The Auerbach Center, the Celtics’ new practice facility, pays homage to the past with modern flair.
The Celtics’ Brighton headquarters gleams with custom elements and sophisticated appeal. Designed by architecture rm Elkus Manfredi Architects (elkusmanfredi. com), the 77,000-square-foot facility—more than double the size of the team’s former home in Waltham—includes two full-size practice courts, state-of-the-art medical exam equipment, a media center, nap room, swimming pool and much more.
While the functionality of the space was key, the aesthetic was also important, says Jay Wessland, the Celtics’ vice president of operations. “We didn’t want a big white box. We need a showplace to attract quality players and show sponsors that we are a top organization. e goal was to marry a new modern vibe with some of the old Celtics traditions.” When construction of the building was underway, Celtics owner Wyc Grousbeck brought designer Lucinda Loya (lucindaloyainteriors. com) on board to set the interior scheme.
“The facility needs to serve a lot of purposes: It’s a place for players to recover, to bond with one another and to dine together,” says Loya. “It had to feel comfortable, cuttingedge and stylish enough to be attractive to the players.” Emphasis was largely put on having furniture custom designed to suit the players’ heights; warm colors and replaces evoke a relaxed vibe. To encourage team spirit, rugs have slogans—for example, “Do what you do best”— artfully woven into them. While furnishings and xtures are decidedly modern, nods to the past abound. An iconic wall mural, for example, shows the building namesake, Red Auerbach, courtside, pung away on his ever-present cigar.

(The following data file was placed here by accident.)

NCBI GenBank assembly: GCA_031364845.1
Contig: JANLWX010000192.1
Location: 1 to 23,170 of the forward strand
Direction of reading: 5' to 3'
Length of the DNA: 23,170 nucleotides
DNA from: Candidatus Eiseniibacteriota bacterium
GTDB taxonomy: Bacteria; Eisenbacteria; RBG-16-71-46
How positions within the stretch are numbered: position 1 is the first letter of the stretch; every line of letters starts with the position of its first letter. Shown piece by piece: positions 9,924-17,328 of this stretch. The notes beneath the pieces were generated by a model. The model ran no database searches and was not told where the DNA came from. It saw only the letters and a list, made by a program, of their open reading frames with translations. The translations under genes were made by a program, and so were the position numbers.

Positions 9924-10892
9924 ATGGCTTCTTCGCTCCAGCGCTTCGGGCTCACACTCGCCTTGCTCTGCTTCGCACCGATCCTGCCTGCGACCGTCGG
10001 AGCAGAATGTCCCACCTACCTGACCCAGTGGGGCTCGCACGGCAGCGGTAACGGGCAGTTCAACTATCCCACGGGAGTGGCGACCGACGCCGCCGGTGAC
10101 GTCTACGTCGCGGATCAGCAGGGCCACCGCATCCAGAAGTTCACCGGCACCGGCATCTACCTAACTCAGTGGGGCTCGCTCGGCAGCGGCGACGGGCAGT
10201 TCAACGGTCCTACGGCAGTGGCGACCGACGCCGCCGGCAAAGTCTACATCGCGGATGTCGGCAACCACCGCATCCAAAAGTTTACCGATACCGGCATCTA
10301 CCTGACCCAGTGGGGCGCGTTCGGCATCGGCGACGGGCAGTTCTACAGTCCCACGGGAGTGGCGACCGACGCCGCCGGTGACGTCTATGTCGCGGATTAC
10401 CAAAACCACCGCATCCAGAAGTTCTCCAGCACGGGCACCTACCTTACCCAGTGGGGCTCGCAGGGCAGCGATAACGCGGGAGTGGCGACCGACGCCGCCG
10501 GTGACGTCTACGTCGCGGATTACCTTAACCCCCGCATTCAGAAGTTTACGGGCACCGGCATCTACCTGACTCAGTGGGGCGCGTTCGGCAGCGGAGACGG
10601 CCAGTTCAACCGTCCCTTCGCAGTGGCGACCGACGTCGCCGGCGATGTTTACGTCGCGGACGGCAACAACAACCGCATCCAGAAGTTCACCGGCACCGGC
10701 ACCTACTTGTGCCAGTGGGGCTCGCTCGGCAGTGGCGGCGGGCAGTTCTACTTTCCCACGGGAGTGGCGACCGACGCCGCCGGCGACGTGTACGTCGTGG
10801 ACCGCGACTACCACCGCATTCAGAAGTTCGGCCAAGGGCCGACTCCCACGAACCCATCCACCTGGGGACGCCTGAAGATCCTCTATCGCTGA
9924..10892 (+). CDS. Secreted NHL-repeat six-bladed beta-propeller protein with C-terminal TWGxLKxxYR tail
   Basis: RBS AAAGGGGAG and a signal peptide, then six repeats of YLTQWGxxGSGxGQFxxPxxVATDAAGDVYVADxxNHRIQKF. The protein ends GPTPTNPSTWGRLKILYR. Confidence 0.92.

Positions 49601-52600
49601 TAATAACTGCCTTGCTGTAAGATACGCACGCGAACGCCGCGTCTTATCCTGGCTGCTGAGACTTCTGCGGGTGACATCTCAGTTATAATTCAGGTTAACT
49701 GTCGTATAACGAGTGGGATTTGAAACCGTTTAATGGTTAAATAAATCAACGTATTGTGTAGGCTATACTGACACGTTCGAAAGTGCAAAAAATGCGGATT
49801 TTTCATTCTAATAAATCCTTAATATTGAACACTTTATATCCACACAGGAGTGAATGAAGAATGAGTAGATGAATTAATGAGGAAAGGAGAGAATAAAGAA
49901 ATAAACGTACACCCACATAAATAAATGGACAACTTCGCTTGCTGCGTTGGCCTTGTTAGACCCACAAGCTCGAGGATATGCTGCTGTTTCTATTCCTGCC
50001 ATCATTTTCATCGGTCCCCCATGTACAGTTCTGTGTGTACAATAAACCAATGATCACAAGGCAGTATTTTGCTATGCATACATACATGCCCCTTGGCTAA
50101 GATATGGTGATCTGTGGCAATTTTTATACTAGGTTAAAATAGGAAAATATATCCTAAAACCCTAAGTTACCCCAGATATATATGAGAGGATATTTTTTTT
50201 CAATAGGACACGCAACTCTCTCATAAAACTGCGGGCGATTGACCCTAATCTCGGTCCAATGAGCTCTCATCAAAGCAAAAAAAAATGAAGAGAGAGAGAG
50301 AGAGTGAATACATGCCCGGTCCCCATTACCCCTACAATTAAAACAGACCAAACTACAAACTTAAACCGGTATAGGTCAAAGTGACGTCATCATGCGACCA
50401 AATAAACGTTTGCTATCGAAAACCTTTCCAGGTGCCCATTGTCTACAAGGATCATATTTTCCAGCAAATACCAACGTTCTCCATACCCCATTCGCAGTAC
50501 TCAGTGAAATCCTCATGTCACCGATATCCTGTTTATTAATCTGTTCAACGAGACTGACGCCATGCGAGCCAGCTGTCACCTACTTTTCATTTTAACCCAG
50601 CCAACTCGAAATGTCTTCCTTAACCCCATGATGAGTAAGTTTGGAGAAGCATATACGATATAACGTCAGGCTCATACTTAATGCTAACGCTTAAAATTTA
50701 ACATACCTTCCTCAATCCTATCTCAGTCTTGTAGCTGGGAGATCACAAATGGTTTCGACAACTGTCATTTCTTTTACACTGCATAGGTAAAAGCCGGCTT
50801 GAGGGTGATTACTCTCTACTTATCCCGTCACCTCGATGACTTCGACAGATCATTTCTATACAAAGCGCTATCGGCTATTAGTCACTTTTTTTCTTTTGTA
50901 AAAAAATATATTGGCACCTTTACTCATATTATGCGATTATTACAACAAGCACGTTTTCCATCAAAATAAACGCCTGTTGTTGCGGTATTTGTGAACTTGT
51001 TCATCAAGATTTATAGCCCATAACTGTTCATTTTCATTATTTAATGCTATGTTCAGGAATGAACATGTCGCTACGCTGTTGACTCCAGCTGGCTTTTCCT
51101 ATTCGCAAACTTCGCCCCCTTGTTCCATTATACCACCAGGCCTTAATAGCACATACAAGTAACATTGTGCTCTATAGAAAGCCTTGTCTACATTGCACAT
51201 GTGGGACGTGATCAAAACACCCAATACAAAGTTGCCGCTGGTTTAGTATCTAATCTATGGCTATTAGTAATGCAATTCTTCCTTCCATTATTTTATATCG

The courts emulate the appearance of all the courts the Celtics have played on since 1946, when the team opened their rst season at the old Boston Garden. Underneath the parquet, however, is an advanced suspension system that helps the ball bounce correctly and “is not so tough on the player’s knees,” says Wessland. “Another example of how the facility works to marry the old with the new.”
Photography by: Photography by Brian Babineau